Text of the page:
Matthew Syed: Things I Wish  I’d Known at School

Matthew Syed: Things I Wish I’d Known at School

By Matthew Syed, author of Dare To Be You: Defy self-doubt, follow your own path and be confidently you!

I grew up in a pretty ordinary house, in a pretty ordinary street, in a pretty ordinary town. My father was from Pakistan and my mother was from Wales. Money was tight, but my father, an immigrant to the UK, had an optimism that anything was possible for his children.

But at times I wasn’t sure I believed him. There was a voice inside my head (I call it my Kid Doubt) who would hold me back. It would make me feel like I was different, like I looked different, like I didn’t quite fit in.

Kid Doubt’s voice was often loud. Louder than my own. And at times, at school, I would find myself listening to his voice and then acting in a way that I wasn’t proud of. Avoiding doing the things that I loved in case I was teased, and doing things that I didn’t enjoy just to make the other kids like me.

But after one (almost) disastrous incident involving the local bakery and some matches, and another involving my Dad’s car and Kevin Keegan (read Dare to Be You for the details!) I realised that something had to change. This is when I made a plan to silence that voice in my head – the voice of Kid Doubt – who was, frankly, holding me back. I decided there and then that I needed to make the choices that were right for me, to follow my own path and have the confidence not to worry about what anyone else thought.

This plan that I devised as a boy is one I still refer to to this day (because Kid Doubt has a habit of creeping up on me when I’m not looking sometimes …) But these are the things that I wish I had known back then:

There is no such thing as normal Honestly, I spent so much wasted time trying to fit in with everyone else. But then I realised that I am totally different to everyone else in (literally) a million different ways. Right now, the world is embracing individualism and difference like never before, with medical treatments, diets and technology all being specifically personalised and tailored to individual needs.

Change is inevitable, things won’t always go to plan If the COVID-19 pandemic has taught us anything, it has demonstrated our need to be flexible. We have adapted to the situation, changing our ways of working and interacting with each other in different ways to cope with the unexpected crisis we’ve faced. And the reality is that, in life, things often don’t go quite as we hope they will. So if we do hit bumps in the road (and these are inevitable), if we fail at something we hoped to achieve, we need to reframe them as a change that we need to adapt to. And that is achieved by being resilient and flexible.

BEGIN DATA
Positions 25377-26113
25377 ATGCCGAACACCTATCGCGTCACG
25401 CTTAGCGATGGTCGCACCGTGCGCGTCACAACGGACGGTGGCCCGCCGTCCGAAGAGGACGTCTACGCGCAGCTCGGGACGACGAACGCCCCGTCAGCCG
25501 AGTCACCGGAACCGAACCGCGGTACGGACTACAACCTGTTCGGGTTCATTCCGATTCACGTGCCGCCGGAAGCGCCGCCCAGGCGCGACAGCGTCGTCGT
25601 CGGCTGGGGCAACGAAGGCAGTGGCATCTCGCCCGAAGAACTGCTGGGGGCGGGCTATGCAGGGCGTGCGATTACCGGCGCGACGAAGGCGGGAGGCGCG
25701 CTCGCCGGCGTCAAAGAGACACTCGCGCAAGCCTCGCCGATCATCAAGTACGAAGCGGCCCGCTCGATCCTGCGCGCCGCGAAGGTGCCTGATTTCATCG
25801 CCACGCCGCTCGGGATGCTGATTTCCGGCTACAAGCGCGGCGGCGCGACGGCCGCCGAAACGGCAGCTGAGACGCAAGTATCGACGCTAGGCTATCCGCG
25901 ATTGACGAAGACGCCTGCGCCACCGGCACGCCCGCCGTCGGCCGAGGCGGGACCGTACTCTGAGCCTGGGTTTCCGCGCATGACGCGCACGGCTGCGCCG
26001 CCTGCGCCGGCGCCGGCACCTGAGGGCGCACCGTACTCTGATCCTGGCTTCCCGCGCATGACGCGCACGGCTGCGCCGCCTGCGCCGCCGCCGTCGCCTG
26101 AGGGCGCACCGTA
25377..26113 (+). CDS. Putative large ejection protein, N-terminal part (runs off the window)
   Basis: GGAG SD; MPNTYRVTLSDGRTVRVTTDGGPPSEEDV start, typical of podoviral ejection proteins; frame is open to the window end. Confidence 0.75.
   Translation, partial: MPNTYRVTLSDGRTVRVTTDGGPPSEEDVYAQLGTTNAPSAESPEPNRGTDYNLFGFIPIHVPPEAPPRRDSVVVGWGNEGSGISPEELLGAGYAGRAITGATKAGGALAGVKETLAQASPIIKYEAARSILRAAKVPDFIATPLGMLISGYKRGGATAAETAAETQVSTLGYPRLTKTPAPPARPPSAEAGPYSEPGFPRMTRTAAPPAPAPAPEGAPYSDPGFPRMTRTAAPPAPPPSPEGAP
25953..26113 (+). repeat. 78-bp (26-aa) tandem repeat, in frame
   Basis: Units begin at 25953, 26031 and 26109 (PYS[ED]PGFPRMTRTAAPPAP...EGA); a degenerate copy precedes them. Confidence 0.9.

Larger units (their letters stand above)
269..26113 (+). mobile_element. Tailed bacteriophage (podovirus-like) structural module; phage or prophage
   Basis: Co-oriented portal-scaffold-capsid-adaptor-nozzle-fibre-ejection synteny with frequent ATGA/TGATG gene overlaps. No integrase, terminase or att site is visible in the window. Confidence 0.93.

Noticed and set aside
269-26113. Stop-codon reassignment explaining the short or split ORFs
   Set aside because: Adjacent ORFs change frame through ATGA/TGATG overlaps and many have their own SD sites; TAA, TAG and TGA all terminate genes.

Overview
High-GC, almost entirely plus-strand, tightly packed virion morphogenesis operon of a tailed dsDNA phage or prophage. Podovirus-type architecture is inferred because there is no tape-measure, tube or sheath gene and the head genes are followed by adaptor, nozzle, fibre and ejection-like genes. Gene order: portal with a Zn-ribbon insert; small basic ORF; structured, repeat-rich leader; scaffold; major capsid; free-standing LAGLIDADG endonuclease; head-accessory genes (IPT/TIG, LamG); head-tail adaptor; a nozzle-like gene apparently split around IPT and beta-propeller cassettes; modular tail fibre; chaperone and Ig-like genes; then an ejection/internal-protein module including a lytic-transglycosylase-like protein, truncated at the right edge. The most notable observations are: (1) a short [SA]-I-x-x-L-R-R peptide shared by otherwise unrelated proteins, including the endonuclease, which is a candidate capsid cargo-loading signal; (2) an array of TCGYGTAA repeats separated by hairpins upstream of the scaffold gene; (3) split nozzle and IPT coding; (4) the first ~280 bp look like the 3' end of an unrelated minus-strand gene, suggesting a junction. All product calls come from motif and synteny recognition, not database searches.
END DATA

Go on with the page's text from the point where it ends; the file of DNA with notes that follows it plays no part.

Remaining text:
Our differences are our strength If everyone thinks in exactly the same way, then coming up with new ideas will be seriously difficult. Whereas, for example, the fact that I have had different experiences in my life, parents with different backgrounds and mindsets, or that I may look or think differently, means that I can contribute something to the conversation that no one else can. And this is a strength. Recent studies have shown that more than half of the top companies in the US were founded by immigrants and that people with dyslexia are more likely to be entrepreneurs. And when you think about that it makes sense, because when you experience things differently, you build different skills and ways of working with others.

Never be afraid to question things Unless you ask whether something can be done differently, you will never find out if you could improve a situation to make it suit you better. For example, not everyone learns in exactly the same way, so children in school having the courage to ask the teacher to slow down or explain something again but in a different way has a huge impact on their ability to learn. When I retired from table tennis, I took a job in the City that just wasn’t right for me. But I questioned whether there was something better out there, and I made a change that was right for me.

Kindness is essential This might sound obvious, but kindness really does have a cascade effect. Small acts of kindness build trust and ultimately solidify the network of people around us. The net result of this is that in times of change or difficulty, we have a support crew of people to talk to and to help us out.

As children return to school in September, anxiety levels are likely to be higher than usual for those who have been away from school for almost 6 months. Silencing their Kid Doubt (and absolutely everyone has one!) to overcome these worries is a vital part of this picture, so that children will not just meet the challenges that a new school year will bring, but will thrive, too. This has never been more important.